Michael Ondrasik and Home Video Studio specialize in the preservation of family memories through the digitalization of film, videotapes, audio recordings, photos, negatives, and slides. For more information, call 352-735-8550 or visit our website. And please watch our TEDxEustis Talk on YouTube at https://youtu.be/uYlTTHp_CO8.

The Big Snow

In Bulloch County, Georgia, the average temperature in February, its coldest month, has a high of 57º F and a low of 37º F. As a result, snow is not a concern of most people who live there. That is not to say that there haven’t been a few surprises over the years.

On Valentine’s Day in 1914, Georgians awoke to an unusual sight… a blanket of white covering their streets and sidewalks. I know this because of a photograph that still hangs today in the Bulloch County courthouse. Court officials documented the rare weather incident by posing outside their building in 4 inches of snow. Among them was my 2nd great-grandfather, Harrison Oliff (2nd from left, top picture), who in 1914 was the court bailiff.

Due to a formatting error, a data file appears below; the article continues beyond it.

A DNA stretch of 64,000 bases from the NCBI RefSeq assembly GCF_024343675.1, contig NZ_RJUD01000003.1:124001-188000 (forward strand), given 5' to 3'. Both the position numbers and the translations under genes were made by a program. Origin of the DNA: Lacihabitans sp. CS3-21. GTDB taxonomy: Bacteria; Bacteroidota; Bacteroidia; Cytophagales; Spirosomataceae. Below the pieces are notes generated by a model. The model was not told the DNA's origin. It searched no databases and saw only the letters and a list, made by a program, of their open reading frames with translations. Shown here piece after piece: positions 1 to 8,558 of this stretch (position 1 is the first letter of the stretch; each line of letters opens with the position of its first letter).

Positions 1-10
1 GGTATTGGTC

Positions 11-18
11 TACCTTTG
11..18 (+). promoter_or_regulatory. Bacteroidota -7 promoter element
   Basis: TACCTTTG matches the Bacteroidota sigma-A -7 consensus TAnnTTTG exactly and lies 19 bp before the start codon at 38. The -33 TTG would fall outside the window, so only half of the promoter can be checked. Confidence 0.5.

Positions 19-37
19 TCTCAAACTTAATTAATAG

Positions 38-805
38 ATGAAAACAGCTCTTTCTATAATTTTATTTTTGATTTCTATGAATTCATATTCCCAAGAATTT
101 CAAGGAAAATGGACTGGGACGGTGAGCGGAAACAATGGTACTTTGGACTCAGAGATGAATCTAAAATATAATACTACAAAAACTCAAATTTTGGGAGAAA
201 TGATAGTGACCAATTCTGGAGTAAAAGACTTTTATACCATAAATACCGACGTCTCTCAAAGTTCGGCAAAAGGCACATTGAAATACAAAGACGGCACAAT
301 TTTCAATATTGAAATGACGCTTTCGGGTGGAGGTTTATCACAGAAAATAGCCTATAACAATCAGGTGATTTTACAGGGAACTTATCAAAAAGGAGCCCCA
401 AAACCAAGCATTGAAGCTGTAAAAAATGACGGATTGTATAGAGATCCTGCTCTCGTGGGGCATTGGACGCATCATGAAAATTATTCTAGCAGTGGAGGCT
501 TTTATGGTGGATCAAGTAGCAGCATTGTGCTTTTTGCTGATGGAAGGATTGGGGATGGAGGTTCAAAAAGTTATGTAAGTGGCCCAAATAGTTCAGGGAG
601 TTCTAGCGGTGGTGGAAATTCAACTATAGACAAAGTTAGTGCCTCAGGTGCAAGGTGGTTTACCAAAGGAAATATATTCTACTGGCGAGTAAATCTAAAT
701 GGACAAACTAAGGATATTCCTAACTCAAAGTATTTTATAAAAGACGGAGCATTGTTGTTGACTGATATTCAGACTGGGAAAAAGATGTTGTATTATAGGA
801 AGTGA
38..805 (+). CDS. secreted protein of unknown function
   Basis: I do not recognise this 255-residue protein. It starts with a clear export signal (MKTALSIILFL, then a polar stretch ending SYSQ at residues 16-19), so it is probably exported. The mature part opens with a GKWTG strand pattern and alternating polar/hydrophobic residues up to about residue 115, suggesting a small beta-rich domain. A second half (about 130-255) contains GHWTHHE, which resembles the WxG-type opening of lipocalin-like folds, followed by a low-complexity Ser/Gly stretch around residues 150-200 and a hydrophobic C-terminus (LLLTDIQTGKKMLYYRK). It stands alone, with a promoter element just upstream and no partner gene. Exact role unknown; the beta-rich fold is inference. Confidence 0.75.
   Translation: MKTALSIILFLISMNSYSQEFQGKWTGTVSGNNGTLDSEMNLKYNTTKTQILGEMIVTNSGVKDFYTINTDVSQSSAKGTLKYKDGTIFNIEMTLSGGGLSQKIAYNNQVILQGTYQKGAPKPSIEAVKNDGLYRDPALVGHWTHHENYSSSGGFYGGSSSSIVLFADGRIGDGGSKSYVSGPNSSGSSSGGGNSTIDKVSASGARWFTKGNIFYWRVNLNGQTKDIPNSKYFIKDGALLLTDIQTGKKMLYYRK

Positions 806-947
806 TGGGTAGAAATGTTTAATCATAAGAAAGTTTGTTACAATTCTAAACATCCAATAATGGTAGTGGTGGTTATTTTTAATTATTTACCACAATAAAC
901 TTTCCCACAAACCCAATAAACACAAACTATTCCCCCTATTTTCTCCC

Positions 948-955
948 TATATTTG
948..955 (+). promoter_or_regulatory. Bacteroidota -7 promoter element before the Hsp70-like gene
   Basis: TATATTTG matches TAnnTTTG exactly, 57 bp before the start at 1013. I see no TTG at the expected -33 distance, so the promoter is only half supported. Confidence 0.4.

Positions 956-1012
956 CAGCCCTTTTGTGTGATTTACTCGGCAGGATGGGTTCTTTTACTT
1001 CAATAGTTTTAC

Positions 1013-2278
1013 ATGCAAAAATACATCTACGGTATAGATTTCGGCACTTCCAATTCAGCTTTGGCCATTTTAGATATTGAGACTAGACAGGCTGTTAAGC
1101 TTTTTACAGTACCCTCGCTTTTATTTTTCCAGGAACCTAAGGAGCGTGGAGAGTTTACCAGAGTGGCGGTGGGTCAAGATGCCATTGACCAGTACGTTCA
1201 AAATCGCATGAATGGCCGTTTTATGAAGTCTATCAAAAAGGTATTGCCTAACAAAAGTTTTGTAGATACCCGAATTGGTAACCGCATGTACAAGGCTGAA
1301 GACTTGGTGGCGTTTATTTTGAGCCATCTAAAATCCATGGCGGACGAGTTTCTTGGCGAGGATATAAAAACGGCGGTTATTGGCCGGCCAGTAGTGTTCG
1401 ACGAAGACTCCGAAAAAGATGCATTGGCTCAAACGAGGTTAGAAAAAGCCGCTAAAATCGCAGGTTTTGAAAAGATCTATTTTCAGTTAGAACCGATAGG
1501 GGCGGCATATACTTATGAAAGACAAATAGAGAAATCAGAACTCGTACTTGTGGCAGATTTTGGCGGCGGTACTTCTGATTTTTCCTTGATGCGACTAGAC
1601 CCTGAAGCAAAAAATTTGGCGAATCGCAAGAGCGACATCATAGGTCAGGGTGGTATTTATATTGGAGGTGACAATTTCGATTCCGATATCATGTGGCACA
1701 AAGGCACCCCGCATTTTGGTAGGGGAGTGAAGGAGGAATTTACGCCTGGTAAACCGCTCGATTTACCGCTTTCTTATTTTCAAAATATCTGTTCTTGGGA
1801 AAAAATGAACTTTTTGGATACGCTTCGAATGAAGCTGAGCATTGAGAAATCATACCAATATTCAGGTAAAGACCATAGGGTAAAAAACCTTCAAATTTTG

The forecast for the day was for mild or fair conditions so no one was prepared for the fact that they would wake up to see four or six inches of snow on the ground. It effectively shut down the entire area. Businesses closed, government offices took the day off, and most importantly, schools could not open, giving southern children the rarest of opportunities… a snow day.

The snowfall of 1914 broke records and it stood for almost 6 decades. As a side note, to commemorate the hundredth anniversary of the “Big Snow,” the current court officials decided to replicate the 1914 photo by posing themselves in the same location, outside the courthouse (minus the snow). Interestingly enough, the deputy bailiff pictured in the photo of 2014 is Bruce Olliff (3rd from left, bottom picture). I’m not sure if there is a connection to my great great grandfather Harrison.